The BMNP encompasses a broad range of habitats between 1,500 and 4,377 m altitude. These provide a large number of niches for animals, and as a result there is great variety in the fauna. Much of the original stimulus for making a National Park in the Bale Mountains was the plights of the endemic Mountain Nyala and the Ethiopian wolf. There are, in fact, at least 46 mammal species, and 160 bird species, in addition to the numbers of species from other animal orders-reptiles, amphibians etc., that all have a part in the complex ecosystems that have evolved in this unusual area.
A large proportion of the Bale Mountains fauna is endemic- found nowhere else in the world, and in some cases nowhere else in Ethiopia. The variety of species and high rate of endemicity is due to the wide variety of habitats conserved in BMNP and to the isolation of the highland areas of Ethiopia from other similar highlands in Eastern Africa, by the surrounding hot dry lands. Ethiopia as a whole has a large number of endemic species.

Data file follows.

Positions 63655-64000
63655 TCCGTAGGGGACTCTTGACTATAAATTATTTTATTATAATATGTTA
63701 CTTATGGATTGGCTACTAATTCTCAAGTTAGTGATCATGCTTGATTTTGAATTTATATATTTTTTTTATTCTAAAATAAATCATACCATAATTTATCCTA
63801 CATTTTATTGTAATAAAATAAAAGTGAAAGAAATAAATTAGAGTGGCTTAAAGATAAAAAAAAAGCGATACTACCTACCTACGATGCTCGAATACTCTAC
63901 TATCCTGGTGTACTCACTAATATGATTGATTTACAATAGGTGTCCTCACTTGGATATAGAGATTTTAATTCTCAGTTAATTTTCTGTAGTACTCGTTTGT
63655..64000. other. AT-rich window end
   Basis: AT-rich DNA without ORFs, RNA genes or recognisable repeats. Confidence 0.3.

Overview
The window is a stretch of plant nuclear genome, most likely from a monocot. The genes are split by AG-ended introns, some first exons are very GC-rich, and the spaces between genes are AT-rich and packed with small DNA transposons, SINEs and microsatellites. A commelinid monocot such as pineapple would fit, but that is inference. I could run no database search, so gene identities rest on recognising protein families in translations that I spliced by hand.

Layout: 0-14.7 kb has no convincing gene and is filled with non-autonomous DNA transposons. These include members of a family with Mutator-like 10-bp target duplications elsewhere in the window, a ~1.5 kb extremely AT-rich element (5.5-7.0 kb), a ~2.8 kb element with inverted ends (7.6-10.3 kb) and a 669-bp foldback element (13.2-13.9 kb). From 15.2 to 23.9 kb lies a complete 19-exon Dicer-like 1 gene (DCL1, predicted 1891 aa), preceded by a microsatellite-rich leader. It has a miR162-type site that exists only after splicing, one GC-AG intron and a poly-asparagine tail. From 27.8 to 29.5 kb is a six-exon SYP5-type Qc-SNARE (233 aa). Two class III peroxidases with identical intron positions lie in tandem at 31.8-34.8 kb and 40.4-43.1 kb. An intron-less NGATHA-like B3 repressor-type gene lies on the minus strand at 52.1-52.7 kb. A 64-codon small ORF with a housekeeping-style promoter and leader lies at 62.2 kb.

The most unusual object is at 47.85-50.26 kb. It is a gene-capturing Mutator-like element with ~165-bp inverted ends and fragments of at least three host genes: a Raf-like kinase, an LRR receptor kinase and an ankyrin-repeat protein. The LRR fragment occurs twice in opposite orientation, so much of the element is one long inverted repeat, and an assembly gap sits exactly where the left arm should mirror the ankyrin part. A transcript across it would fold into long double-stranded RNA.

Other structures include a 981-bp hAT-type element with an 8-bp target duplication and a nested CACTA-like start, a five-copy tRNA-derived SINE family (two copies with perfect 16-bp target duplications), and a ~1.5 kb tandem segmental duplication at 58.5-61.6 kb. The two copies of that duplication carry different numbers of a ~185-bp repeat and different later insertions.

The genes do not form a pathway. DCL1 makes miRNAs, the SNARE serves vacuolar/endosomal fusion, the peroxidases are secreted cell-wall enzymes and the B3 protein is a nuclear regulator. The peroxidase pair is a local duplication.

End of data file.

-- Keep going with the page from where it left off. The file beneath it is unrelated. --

Yalden (1983) calculated that almost 80% of the land in Africa over 3,000 m altitude occurs in Ethiopia, and speculated that the high rate of endemicity was a result of this very large area of highland.

It is certain that the numbers of endemic species in the invertebrates, and in the flora, will also prove to be very high in Bale. Information from a number of sources, but mainly from the works of Largen and Yalden, underlines the importance of the Bale Mountains as a center of endemicity, and reserve of unknown genetic resources, (Hillman,1986).

The three main sub-sections of the park Northern Gaysay area, Central peaks and Sannetti plateau area and Southern Harenna area are demarcated by altitude, and this also controls vegetation zonation. Thus the central peaks and plateau area consists of Afroalpine vegetation; the northern Gaysay area of grassland, swamp and woodlands; and the southern Harenna area of dense forest.